What skills is a SOLO agent known for?
1 – The listing interview – the gathering of data. The ability to analyze the data for your interview. The ability to persuade the seller to price the property where you recommend and for them to choose you over any other competitors. 
2 – The admin process – processing paperwork. Getting the property disclosures, implementing marketing programs, complying with the MLS processes. 
3 – The seller servicing – communicating with the seller. Some sellers are objective and in tough markets, most sellers are not. This cycle is truly the clients experience with you, how you communicate bad news to them as to why there are few showings, or why there are no showings, or why there are dozens of showings and yet no offers. Sellers want an offer but never “want to give it away.” 
This cycle is possibly the most difficult as seller emotions are often running high. They have their own set of expectations and when they are not met frustration comes through and trust is often fractured. 
4 – Contract negotiations – handling the offer. The offer process is often only a few hours however things are moving at a fast pace. The buyer wants the offer accepted and oftentimes the seller may be offended by their terms. Much like the SOLO builder needing to be skills at over a dozen aspects of building a home, the SOLO agent must be an “effective negotiator”.  
5 – The admin process – processing paperwork. When you reach this milestone the property is under contract. Now multiple checklists are required to ensure that you, the listing agent, the title company, and even the other agent and all the vendors stay within their deadlines. A project management skill is valuable at this juncture.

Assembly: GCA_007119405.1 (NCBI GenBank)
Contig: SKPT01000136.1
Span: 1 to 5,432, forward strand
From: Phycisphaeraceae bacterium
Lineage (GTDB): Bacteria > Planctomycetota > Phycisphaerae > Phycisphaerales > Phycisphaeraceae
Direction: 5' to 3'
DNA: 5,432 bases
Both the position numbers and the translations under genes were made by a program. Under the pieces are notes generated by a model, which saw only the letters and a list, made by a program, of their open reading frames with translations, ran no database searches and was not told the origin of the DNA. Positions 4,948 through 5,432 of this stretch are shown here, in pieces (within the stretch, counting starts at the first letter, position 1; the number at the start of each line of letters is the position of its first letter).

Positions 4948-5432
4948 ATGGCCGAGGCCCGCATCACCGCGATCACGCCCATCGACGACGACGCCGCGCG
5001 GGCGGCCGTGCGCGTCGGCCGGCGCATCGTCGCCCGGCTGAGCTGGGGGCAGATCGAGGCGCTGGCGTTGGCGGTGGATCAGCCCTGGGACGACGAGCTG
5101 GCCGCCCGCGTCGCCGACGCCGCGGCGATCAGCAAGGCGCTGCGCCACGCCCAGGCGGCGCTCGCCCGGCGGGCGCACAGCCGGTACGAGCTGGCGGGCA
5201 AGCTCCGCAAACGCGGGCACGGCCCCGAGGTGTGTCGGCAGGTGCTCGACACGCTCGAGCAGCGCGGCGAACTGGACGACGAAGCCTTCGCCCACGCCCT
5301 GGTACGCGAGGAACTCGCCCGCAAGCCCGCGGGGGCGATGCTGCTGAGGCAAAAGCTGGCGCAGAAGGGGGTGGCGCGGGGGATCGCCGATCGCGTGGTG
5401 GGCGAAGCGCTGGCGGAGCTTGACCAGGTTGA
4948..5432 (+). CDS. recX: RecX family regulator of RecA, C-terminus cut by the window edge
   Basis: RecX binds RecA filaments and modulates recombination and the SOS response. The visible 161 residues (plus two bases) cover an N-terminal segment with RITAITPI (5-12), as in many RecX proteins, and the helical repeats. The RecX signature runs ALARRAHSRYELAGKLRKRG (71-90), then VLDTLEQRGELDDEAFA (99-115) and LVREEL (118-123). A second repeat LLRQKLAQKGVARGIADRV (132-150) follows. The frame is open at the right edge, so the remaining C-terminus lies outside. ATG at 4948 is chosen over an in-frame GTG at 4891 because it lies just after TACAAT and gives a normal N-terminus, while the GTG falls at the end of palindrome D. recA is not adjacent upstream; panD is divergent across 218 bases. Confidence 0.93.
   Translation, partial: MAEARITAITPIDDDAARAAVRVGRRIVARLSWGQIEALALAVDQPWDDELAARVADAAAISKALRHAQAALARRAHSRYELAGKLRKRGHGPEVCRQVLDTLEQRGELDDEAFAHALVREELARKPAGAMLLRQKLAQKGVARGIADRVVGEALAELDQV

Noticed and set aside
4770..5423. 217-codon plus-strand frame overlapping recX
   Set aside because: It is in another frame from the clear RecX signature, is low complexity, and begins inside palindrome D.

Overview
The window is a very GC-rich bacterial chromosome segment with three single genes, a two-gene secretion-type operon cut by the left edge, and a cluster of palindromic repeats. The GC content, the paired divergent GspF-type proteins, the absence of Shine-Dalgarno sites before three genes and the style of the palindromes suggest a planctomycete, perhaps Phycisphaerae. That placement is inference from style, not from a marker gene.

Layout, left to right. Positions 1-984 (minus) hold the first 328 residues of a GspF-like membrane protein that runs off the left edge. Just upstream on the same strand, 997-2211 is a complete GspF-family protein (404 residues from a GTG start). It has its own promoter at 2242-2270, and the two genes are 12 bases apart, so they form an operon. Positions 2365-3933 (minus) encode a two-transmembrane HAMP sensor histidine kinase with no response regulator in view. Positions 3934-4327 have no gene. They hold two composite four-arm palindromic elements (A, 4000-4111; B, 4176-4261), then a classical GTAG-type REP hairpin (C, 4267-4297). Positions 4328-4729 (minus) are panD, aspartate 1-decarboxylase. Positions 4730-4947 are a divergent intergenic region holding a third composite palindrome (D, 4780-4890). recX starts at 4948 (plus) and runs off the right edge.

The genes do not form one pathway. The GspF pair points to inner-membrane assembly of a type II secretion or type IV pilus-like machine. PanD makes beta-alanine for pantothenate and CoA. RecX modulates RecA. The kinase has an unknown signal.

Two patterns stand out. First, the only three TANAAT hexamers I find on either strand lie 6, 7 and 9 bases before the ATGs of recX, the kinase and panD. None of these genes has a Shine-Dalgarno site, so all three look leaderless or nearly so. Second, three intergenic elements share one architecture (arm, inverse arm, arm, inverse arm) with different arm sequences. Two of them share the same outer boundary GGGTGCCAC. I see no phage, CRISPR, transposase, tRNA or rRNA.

6 – The building inspection – round two of negotiations. This has been called the “cycle that deals go to die.” In some instances this is where the buyer over asks for things for the seller to repair or replace or give credits. Sellers call it “the money grab.” At no time are emotions running higher than cycle 6. It is a prolonged negotiation yet with the clock ticking. 
7 – The repairs – oversight of the inspection repairs. Again as a project manager there will often be a need to obtain contractors to provide bids, to acquire permits in some cases, get approval from both buyer and seller, coordinate payment and obtain receipts. 
8 – Neverland. It is called neverland because you hope you never land in this cycle. If the deal has, it could be one of several things such as a need for loan extension, a buyer being turned down for the loan, a party needing to change the close date but the other party sees no benefit, the survey found encroachments, the property did not appraise, the title search discovered issues. Cycle 8 requires experience problem solving and keeping impulsivity in some parties from terminating the deal. 
9 – The final process. This would include there being no surprises on the buyer’s final walk through. Which often triggers last minute negotiations and changes for the title company. This process is also on the project management list as there is a long checklist of things to wrap up. 
10 – Post closing. This cycle is to insure all compliance issues have been met. 
There is more to each cycle but this is a general overview. As a SOLO agent your commitment to your client and the broker is that you are skilled in all areas. For some agents, this is a challenge they will accept.